The CDC issued a report summarizing coronavirus disease in the United States from January 22nd through May 30th. (CDC Report) The report covers over 1.3 million cases. The median age of an infected person was 48 years old. Incidence per 100,000 people was lowest among children age 9 and under at 51.1 (.05%). In interestingly it rose to 541.6 (.54%) among 40-49 year-olds and 550.5 (.55%) among 50-59 year-olds before dropping to 478.4 (.48%) among 60-69 year-olds and 464.2 (.46%) among 70 to 79 year-olds, then rising again to 902 (.9%) among those 80 and over. This suggests two things, one is that the working age population has many more contacts or opportunities for infections than do older groups, and the second is that if you are over 80, even with limited contacts you have a high risk of infection. Older people likely get infected with exposure to a far lower dose than do younger and middle-aged persons. The incidence among men and women was relatively equal. Hispanics and African-Americans have a higher incidence rate than their proportion of the population, but other research indicates this is likely exclusively due to higher prevalence of pre-existing conditions that may be linked to risk.
A little over 20% of the included cases had information on other health conditions. The most common were cardiovascular disease, diabetes and chronic lung disease. Older persons were obviously more likely to have pre-existing health issues. Complete data on characteristics of hospitalizations, ICU use and deaths were not available for even half the cases, but in aggregate, 14% of patients were hospitalized, 2% ended up in the ICU and 5% died. Hospitalizations were 6 times more likely for patients with pre-existing conditions and deaths were 12 times more likely. Although their case rates were similar, males were more likely to be hospitalized, need ICU or die. Hospitalization and death rates were very high for those over 70. I don’t think anyone can dispute at this point that this is just an extraordinarily bifurcated epidemic, with the general population at very low risk for serious illness and the elderly at very high risk.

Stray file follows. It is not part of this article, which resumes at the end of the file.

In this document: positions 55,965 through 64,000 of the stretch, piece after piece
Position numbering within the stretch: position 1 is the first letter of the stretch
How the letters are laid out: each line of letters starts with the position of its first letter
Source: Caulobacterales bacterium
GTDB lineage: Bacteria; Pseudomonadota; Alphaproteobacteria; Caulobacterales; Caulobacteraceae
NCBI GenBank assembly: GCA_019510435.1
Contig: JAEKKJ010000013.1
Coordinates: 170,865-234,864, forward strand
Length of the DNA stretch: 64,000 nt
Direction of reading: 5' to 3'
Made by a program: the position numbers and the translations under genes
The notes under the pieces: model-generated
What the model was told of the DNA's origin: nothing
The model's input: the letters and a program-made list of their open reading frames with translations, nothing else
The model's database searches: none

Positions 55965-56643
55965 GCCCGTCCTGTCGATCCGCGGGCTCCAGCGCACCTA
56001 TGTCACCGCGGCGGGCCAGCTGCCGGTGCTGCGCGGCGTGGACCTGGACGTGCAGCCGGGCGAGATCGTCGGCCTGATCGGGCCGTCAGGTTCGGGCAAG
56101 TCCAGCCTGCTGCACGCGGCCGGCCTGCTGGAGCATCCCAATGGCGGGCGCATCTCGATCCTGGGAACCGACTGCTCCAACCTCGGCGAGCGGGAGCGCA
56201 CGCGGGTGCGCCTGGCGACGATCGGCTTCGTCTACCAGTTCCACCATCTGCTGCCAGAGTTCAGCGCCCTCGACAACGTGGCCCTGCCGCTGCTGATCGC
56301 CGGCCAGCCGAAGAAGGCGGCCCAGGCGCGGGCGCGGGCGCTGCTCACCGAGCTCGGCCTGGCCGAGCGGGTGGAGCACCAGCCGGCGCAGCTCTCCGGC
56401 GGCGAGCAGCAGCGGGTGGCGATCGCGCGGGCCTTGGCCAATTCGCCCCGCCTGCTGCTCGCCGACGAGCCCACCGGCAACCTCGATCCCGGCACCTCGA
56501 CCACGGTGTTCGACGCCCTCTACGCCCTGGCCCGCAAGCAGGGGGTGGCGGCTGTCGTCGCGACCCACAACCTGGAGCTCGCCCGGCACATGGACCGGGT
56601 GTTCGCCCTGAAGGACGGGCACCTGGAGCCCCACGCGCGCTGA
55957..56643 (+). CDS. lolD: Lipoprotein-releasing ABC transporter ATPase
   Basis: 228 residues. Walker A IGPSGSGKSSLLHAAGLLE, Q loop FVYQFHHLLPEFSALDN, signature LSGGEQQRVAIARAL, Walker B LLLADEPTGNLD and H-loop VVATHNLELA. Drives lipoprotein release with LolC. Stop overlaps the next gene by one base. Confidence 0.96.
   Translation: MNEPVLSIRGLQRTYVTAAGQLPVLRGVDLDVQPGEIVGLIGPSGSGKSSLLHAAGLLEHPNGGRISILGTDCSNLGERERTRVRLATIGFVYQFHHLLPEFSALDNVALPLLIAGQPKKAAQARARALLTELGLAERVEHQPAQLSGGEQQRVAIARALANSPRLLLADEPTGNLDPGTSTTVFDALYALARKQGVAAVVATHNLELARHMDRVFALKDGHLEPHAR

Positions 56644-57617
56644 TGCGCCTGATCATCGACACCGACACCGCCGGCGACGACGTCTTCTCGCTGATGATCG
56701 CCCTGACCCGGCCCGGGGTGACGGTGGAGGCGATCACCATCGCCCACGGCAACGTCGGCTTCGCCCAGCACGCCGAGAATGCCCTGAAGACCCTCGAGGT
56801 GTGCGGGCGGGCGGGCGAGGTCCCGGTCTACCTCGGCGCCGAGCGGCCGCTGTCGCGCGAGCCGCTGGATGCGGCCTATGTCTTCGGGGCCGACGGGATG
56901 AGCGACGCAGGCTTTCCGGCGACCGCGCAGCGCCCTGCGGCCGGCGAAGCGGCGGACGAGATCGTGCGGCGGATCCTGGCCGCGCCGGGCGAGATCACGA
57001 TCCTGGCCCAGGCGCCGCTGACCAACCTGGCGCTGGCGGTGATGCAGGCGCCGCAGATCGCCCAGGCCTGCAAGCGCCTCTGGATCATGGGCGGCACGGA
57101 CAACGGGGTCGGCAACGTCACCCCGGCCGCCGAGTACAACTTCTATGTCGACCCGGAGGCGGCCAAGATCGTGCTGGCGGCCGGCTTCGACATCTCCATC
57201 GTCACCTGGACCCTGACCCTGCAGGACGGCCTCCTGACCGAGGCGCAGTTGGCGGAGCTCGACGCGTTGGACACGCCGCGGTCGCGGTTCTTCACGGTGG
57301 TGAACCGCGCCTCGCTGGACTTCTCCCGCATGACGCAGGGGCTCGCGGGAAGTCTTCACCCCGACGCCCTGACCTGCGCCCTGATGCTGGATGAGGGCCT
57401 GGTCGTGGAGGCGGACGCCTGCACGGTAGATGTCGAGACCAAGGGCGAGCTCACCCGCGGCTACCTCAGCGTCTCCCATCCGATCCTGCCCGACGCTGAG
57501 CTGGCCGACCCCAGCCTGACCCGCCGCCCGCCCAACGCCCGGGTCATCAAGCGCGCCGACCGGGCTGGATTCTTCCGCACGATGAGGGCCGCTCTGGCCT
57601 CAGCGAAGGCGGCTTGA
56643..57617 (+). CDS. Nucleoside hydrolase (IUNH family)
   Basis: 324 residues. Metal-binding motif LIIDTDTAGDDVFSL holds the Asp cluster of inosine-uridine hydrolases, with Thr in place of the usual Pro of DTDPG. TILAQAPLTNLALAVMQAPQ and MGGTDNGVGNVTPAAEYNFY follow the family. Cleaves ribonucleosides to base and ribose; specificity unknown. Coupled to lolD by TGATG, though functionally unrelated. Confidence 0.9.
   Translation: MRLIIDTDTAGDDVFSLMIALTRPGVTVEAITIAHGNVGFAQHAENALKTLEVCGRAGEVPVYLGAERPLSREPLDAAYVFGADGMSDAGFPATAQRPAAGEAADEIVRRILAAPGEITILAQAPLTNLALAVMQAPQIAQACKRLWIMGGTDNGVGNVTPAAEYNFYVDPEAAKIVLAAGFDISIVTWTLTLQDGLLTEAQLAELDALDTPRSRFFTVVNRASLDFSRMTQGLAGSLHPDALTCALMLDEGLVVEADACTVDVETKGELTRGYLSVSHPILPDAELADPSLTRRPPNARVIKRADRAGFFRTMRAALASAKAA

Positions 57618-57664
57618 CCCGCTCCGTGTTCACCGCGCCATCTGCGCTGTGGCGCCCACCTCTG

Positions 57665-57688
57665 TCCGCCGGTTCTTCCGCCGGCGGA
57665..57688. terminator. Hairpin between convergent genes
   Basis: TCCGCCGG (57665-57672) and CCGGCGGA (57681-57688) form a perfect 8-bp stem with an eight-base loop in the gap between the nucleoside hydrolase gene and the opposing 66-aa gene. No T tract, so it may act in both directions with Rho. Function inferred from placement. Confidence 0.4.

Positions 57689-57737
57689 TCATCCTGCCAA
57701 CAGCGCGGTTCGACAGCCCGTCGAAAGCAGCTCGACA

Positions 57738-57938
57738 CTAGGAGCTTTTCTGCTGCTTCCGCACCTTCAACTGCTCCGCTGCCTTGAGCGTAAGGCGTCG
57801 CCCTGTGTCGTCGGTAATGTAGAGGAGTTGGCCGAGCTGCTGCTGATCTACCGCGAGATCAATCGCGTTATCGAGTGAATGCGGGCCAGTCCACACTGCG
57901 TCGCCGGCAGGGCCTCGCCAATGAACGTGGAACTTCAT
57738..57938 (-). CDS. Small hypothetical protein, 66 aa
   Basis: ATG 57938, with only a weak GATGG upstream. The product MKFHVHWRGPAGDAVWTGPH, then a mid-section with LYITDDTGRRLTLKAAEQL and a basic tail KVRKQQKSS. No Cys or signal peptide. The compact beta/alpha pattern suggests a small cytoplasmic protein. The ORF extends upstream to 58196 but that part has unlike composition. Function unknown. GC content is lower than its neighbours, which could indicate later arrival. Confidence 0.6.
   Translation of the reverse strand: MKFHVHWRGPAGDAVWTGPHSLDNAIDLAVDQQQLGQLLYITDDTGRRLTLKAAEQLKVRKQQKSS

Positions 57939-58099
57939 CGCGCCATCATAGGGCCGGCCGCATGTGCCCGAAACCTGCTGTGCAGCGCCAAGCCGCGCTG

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From the report, Implications for public health practice: “These findings highlight the continued need for community mitigation strategies, especially for vulnerable populations, to
slow COVID-19 transmission.”
Sounds like “Stay the course” to me, no clear bifurcation of policy, as suggested by data. And only one of the variables that need to be considered in establishing policy, such as the economic damage of the “community mitigation strategies”.
Data shows a clear need to protect the elderly, especially if they have other health issues. But for everyone else, it’s time to stop listening to the media, throw off the fear and anxiety, and move on.